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Coping With Autism Spectrum Disorder Meltdowns

Meltdowns in adults with Asperger's involve a near total breakdown in the person's coping abilities
Meltdowns in adults with Autism Spectrum Disorder can often be prevented or minimized with the right strategies

It is not uncommon for adults with Autism Spectrum Disorder to experience meltdowns. They occur when the person becomes completely overwhelmed and temporarily loses control over his or her behavior. This can take the form of shouting, screaming, crying, kicking, lashing out, or head banging. Or it can be the opposite, such as refusing to interact, withdrawing completely or becoming mute.

Meltdowns are not the same as temper tantrums, although they may appear similar. A meltdown is an intense response to situations that overwhelm one’s coping abilities. The person is literally unable to stop reacting to a complete assault on his or her psychological and physical systems. This is different from not getting one’s way and trying to manipulate people, the essence of temper tantrums.

Because a person’s coping ability is overwhelmed during a meltdown, it is largely an involuntary response rather than a willful, intentional act. The person, to a large extent, does not have control over what is happening during the meltdown, although anticipating the meltdown and addressing the aftermath of it are in one’s control.

Here are suggestions and ideas to help understand what a meltdown is and how to cope with it, both for those with Autism Spectrum Disorder who experience meltdowns and their non-ASD partners and friends. Remember, these are general suggestions. Specific situations and special circumstances may necessitate different strategies.

  • Generally speaking, during a meltdown the person needs the freedom to be that way at that time. It does little good to stop it, simply because it is largely involuntary and not under one’s control.
  • Instead, don’t engage with the person while the meltdown is happening. Let it run its course. You can be with the person but don’t try to talk to him or her. Let your presence be known but don’t impose that presence through reassuring or normalizing the situation.
  • Don’t expect the person to talk, as the ability to talk is not there at that time. Space, time and an absence of judgment are more important.
  • Physical reassurance, like hugs or touching, often is disturbing to the person whose sensory system is overloaded.
  • If you are uncomfortable witnessing a meltdown by someone with Autism Spectrum Disorder, leave the scene. Preserving dignity is a priority for the ASD adult and unless that person is in physical danger and in need of assistance, leaving is preferable to adding the burden of your own discomfort.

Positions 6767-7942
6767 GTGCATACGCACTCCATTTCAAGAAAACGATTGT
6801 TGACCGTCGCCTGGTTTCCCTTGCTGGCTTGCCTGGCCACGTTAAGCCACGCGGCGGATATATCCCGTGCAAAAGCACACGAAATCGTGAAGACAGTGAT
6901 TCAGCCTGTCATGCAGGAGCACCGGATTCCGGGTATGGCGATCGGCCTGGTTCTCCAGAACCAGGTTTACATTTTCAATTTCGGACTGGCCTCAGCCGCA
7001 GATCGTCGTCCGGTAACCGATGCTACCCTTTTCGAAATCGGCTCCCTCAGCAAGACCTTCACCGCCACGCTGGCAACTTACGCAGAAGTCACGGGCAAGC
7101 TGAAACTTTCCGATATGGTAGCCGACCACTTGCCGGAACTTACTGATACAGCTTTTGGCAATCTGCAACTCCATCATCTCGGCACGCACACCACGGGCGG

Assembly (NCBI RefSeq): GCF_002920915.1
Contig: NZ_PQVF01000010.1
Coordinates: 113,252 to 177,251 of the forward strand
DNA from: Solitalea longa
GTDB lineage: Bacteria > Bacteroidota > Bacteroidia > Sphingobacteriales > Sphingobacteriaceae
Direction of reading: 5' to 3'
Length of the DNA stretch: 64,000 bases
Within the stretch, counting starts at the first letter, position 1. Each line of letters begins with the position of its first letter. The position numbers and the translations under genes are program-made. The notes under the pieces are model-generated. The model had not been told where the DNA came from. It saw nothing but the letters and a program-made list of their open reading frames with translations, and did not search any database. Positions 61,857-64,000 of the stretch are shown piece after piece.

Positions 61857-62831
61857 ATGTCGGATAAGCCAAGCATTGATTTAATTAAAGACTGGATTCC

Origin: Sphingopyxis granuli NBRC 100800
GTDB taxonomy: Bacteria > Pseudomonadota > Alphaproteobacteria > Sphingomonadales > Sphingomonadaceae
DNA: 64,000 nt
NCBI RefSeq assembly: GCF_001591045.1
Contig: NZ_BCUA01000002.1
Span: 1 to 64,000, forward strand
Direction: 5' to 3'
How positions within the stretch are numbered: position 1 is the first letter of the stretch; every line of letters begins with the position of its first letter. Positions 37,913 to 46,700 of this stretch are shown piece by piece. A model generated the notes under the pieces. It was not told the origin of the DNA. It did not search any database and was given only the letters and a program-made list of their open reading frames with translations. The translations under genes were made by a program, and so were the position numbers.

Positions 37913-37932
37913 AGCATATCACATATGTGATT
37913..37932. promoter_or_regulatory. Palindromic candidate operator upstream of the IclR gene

• Remember that the physical reactions common to meltdowns, such as rocking, flapping hands, blinking, vocal sounds, scratching, even head banging are helpful to the Autism Spectrum Disorder adult. These are efforts to regulate and restore one’s sensory system. They are not self-destructive, as they may appear to be.
  • Most adults with ASD are aware of the line between a meltdown and self-harm. Keep this in mind as the meltdown occurs and it appears as though the person is in danger. Having said this, you must use your best judgment if you think the person having a meltdown is in danger.
  • There are ways to prevent meltdowns by anticipating them ahead of time. Pay attention to what typically triggers them. Changes in routine, situations with frequent, high-intensity visual, auditory and tactile sensations (bright lights, loud sounds, crowded buses, for example), anxiety, and communication difficulties often contribute to meltdowns. Avoiding and/or minimizing these situations are obvious ways to prevent meltdowns.
  • Experts suggest there is an anticipatory stage just prior to a meltdown. Referred to as a “rumble,” the persons may begin to pace, talk more rapidly or less coherently, fidget or rock back and forth, and show other signs that something is wrong and a meltdown is likely. When these appear, it may be helpful to find a quiet spot, breathe regularly and deeply, relax and focus on pleasant thoughts. Often this prevents or at least minimizes meltdowns.
  • Remember that you are not a bad person for melting down. Meltdowns release pressure. They get rid of sensory and emotional overload and act to restart one’s system. Rather than a bad thing, they serve a necessary, helpful function. There is nothing fundamentally wrong with you because you have meltdowns. Keep this in mind and you may actually need meltdowns less!

Dr. Kenneth Roberson

Dr. Kenneth Roberson is an Adult Autism Psychologist in San Francisco with over 30 years of experience. Click below to ask a question or schedule an appointment.

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